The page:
So, what can you do beyond focusing on visibility?
It’s important to get the little things right. For example, let’s take a look at endpoint patching.
Patching isn’t the most exciting step in the threat prevention cycle. But the reality is that most attacks start with abusing out-of-date systems and software. Given that knowledge, patching becomes among the most critical steps to survive the current threat landscape.
Unfortunately, it's not just about patching and keeping your environment updated. Rather, it’s about patching promptly because of how quickly attackers can abuse any holes they find. Take Log4j as an example. The vulnerability was exposed publicly before a fix was in place, and many companies are still struggling to remediate it. Often, these patching SLAs are too lenient, with IT workers still failing to meet demands due to a lack of budget or resources allocated to their teams.
Doing the little things right also means not just focusing on “the now” but paying attention to the big picture. You have to anticipate impending potential threats. The latest zero-days, global threats, or APTs that grace the headlines are important, but the well-known commodity threats attackers still abuse are also important. Ensure those commodity threats are not overlooked and that your company has a security resilience plan that addresses attacks in all forms and stages.
Impactful ways to increase your security posture now
We spend a lot of time talking about the sheer volume and complexity of threats today. And we note that attackers are exploiting vulnerabilities at record speeds. But the pressure to mitigate threats cannot fall solely on your IT teams – your organization must agree to up its resources when it comes to protection. Here are three ways to move the needle.
The first resource to consider is automation. Automation is a highly impactful tool to help you stay compliant, meet SLAs, and remediate vulnerabilities. Ideally, automation helps you cut complexity and time to remediation, too. It also allows your team to get home in time for dinner with their families without the question of security hanging over them.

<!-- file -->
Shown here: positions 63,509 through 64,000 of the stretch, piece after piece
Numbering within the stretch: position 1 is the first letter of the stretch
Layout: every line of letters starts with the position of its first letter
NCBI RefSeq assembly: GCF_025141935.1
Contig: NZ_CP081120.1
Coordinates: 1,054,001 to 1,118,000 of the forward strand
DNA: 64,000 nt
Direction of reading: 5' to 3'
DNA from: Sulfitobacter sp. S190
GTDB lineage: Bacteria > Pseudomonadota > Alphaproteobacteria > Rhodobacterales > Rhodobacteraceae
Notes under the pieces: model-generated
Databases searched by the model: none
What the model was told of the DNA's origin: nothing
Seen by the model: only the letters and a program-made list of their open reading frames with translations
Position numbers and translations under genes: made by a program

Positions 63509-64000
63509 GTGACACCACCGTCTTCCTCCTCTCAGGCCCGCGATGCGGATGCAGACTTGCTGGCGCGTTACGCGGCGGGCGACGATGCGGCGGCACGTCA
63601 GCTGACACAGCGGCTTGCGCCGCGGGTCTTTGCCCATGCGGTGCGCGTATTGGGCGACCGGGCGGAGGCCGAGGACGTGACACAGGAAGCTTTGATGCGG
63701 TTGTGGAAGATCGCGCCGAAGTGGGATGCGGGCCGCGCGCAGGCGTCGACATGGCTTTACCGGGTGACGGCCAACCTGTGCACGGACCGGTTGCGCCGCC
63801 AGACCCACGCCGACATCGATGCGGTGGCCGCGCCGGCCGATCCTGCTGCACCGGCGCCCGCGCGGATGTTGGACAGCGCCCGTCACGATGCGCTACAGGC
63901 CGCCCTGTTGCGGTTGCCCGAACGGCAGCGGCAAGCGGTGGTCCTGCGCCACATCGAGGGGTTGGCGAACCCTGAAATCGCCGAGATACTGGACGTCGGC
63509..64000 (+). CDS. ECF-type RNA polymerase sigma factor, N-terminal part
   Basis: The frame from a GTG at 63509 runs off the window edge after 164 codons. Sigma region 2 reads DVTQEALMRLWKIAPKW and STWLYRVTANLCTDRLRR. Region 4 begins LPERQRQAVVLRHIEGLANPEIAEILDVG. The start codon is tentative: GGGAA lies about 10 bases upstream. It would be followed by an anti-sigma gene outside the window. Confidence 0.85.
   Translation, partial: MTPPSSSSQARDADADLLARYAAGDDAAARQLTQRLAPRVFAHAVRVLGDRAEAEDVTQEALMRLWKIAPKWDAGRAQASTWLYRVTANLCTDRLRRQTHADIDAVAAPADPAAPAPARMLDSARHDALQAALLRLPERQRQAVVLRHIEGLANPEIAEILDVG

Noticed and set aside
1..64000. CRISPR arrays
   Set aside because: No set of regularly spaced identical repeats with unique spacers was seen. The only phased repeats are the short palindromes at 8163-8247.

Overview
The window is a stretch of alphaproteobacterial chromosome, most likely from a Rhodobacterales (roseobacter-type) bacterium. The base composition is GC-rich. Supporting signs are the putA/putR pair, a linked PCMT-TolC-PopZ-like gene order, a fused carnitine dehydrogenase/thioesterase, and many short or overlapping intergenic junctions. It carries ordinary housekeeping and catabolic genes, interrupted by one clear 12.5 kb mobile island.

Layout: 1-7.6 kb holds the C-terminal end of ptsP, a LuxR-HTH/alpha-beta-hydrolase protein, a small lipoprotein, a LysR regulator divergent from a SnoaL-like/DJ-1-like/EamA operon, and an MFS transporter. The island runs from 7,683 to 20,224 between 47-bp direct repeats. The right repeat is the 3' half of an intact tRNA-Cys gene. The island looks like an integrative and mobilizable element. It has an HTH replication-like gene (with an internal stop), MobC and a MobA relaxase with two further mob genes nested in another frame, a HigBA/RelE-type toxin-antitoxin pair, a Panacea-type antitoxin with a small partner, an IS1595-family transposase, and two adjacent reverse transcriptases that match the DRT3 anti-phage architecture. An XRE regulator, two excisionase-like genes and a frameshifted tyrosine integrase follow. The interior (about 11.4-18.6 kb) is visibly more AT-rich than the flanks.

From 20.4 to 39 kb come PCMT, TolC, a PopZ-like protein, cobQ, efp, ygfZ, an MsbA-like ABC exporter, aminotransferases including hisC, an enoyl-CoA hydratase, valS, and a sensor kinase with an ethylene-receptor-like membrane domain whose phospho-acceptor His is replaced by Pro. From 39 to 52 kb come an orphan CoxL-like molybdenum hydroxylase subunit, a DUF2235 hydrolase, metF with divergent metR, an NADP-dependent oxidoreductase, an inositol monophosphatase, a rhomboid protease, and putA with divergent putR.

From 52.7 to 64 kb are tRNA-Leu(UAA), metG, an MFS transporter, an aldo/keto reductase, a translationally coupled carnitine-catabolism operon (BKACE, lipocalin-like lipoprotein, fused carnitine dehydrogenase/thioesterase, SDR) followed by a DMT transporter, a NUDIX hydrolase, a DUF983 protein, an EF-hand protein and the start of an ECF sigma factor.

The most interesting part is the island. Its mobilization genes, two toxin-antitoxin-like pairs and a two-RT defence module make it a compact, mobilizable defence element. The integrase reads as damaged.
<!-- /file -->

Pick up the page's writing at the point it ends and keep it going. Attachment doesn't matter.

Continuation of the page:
Another step you can take towards upping your security efforts is educating your end-users. All employees can and should be an extension of your security team.
Teaching your end-users to protect their devices is a great way to cover more ground. Otherwise, left on their own, they could create opportunities for threat actors to strike.
Teach your people – across your organization – how to recognize potential vulnerabilities and threats. Ensure they’re using multi-factor authentication and keeping their devices protected, no matter where they’re located.
Finally, make sure your team is equipped with the tools to succeed. Frameworks are a great place to start aligning your business and cybersecurity goals. Essentially, a cyber security framework is a clear-cut strategy, like a tech outline or blueprint, to help your organization achieve cybersecurity best practices. The National Institute of Standards and Technology (NIST) is a great reference for guidelines to help strengthen your security posture. Such institutions can help you highlight organizational changes to meet the latest security standards.
Cybercriminals have forums to share knowledge, so make sure you do too to combat them. Third-party threat intel feeds from security organizations are a great place to start, in addition to tools that monitor your environment specifically. Social media sites such as LinkedIn and Reddit may offer a fast way to stay up-to-date on the latest threat intelligence.
In the end, continuing to learn from and lean on one another is one of the most important things we can do to safely navigate the current cybersecurity threat landscape.